Clo. In Isbel's case, and mine own. Service is no heritage: and, I think, I shall never have the blessing of God, till I have issue of my body; for they say, bearns are blessings.
Count. Tell me thy reason why thou wilt marry.
Clo. My poor body, Madam, requires it: I am driven on by the flesh; and he must needs go, that the devil drives.
Count. Is this all your worship's reason?
Clo. Faith, Madam, I have other holy reasons, such as they
Count. May the world know them?
Clo. I have been, Madam, a wicked creature, as you and all flesh and blood are; and indeed, I do marry, that I may repent. Count. Thy marriage sooner than thy wickedness.
Clo. I am out of friends, Madam; and I hope to have friends for my wife's sake.
Count. Such friends are thine enemies, knave.
Clo. You are shallow, Madam; e'en great friends; for the knaves come to do that for me which I am a-weary of. He that ears§ my land, spares my team, and gives me leave to inn the the crop: if I be his cuckold, he's my drudge: He, that comforts my wife, is the cherisher of my flesh and blood; he, that cherishes my flesh and blood, loves my flesh and blood; he, that loves my flesh and blood, is my friend: ergo, he that kisses my wife, is my friend. If men could be contented to be what they are, there were no fear in marriage; for young Charbon the puritan, and old Poysam the papist, howsoe'er their hearts are severed in religion, their heads are both one, they may joll horns together, like any deer i' the herd.
Count. Wilt thou ever be a foul-mouthed and calumnious knave?
*To act up to your desire.
+ To be married.
Clo. A prophet I, Madam; and I speak the truth the next way:*
For I the ballad will repeat,
Count. Get you gone, Sir; I'll talk with you more anon. Stew. May it please you, Madam, that he bid Helen come to you; of her I am to speak.
Count. Sirra tell my gentlewoman, I would speak with her; Helen, I mean.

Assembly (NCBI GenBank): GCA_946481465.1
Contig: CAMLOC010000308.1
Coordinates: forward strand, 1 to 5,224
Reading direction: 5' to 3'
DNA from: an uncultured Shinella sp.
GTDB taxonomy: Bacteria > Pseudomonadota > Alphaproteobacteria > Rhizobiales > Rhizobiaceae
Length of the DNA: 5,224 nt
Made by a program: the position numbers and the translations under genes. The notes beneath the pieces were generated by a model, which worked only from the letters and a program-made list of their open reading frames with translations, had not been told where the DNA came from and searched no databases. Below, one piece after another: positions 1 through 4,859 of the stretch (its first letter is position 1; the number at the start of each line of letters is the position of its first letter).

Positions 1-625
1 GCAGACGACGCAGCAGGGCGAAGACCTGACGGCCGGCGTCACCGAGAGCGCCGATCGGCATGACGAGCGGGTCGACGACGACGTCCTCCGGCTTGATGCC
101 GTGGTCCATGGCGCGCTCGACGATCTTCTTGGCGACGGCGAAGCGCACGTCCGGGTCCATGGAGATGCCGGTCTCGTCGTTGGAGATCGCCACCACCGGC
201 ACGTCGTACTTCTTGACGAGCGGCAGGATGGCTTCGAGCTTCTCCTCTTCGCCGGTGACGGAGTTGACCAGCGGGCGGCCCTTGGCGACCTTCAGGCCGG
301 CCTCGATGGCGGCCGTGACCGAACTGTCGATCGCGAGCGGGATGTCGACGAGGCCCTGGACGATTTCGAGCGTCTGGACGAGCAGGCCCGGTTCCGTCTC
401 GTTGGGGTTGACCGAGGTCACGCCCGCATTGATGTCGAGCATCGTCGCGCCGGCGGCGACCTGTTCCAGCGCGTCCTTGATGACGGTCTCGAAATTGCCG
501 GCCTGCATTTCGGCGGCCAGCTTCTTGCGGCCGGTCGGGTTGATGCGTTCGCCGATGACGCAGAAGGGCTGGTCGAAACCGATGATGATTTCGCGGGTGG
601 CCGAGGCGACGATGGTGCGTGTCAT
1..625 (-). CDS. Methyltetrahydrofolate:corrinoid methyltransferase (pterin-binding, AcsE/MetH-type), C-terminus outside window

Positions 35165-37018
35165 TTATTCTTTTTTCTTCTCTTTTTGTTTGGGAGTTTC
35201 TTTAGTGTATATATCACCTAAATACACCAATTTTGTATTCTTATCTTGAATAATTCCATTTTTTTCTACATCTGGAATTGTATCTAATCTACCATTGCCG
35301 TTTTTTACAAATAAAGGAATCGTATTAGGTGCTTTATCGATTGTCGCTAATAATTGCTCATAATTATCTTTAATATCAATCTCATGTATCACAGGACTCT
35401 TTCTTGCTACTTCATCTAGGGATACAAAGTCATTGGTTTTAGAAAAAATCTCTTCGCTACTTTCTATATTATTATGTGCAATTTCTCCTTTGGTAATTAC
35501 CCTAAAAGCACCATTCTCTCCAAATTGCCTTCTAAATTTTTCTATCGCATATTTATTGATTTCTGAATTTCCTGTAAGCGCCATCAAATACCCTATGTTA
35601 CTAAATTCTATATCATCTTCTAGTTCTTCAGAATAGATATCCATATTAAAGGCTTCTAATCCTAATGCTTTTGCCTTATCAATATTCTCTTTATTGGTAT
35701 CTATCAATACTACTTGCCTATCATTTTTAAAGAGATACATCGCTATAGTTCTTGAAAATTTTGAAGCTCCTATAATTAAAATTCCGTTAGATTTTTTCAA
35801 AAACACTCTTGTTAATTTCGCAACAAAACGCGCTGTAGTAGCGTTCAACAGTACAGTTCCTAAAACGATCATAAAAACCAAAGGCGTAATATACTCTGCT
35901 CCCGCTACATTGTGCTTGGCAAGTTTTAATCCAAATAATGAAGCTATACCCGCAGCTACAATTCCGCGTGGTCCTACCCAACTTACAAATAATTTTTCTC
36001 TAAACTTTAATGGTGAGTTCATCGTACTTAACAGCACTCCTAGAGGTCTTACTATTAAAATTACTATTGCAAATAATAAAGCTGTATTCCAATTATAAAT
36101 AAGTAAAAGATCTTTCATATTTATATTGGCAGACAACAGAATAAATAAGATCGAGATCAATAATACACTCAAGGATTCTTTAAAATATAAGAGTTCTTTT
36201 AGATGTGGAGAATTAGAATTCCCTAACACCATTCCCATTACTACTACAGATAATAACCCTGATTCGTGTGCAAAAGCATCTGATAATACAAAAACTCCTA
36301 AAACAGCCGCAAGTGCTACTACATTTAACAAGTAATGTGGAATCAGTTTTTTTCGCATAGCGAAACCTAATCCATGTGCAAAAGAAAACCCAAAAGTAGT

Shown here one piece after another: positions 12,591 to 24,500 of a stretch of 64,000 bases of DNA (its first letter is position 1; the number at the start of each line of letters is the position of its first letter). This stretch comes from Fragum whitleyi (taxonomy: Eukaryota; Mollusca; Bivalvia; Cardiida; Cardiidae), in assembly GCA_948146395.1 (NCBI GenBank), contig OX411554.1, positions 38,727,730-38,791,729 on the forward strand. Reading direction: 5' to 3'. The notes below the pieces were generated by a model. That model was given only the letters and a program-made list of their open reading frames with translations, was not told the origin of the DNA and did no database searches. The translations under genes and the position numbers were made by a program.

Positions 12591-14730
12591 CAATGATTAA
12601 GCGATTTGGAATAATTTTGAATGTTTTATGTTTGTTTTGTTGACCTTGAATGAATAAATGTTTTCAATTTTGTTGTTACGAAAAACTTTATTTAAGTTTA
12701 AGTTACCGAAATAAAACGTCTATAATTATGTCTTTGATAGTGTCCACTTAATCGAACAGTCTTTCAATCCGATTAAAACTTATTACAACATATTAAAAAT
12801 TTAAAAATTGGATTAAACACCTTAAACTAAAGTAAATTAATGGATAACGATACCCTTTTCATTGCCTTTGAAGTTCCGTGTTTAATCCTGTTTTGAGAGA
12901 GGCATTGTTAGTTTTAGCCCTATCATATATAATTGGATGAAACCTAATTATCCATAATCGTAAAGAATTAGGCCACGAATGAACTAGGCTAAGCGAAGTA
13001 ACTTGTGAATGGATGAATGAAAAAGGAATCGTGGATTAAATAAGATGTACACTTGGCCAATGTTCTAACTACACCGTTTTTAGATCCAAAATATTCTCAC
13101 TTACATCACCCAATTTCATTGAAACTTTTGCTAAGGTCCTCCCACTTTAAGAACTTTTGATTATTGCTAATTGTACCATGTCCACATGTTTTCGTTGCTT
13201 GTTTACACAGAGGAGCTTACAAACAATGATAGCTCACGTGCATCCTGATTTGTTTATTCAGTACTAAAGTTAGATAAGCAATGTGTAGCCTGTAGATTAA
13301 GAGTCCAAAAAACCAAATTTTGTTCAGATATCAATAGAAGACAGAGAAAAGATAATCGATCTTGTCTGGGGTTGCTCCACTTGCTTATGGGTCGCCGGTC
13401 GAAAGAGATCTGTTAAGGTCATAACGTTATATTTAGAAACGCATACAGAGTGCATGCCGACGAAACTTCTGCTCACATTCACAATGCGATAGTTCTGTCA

Clo. Was this fair face the cause, quoth she, [Singing.
Was this king Priam's joy?
And gave this sentence then;
Count. What, one good in ten ? you corrupt the song, sirrah. Clo. One good woman in ten, Madam; which is a purifying o' the song: "Would God would serve the world so all the year we'd find no fault with the tithe-woman, if I were the parson: One in ten, quoth a'! an we might have a good woman born but for every blazing star, or at an earthquake, 'twould mend the lottery well; a man may draw his heart out, ere he pluck one.
Count. You'll be gone, sir knave, and do as I command you? Clo. That man should be at woman's command, and yet no hurt done!-Though honesty be no puritan, yet it will do no hurt; it will wear the surplice of humility over the black gown of a big heart.-I am going, forsooth: the business is for Helen to come hither. [Exit CLOWN.
Count. Well, now.
Stew. I know, Madam, you love your gentlewoman entirely. Count. Faith, I do: her father bequeathed her to me; and she herself, without other advantage, may lawfully make title to as much love as she finds: there is more owing her, than is paid; and more shall be paid her, than she'll demand.
Stew. Madam, I was very late more near her than, I think, she wished me alone she was, and did communicate to herself, her own words to her own ears; she thought, I dare vow for her, they touched not any stranger sense. Her matter was, she loved your son: Fortune, she said, was no goddess, that had put such difference betwixt their two estates; Love, no god, that would not extend his might, only where qualities were level; Diana, no queen of virgins, that would suffer her poor knight surprised,
*The nearest way.
✰ (To be.)
+ Foolishly done.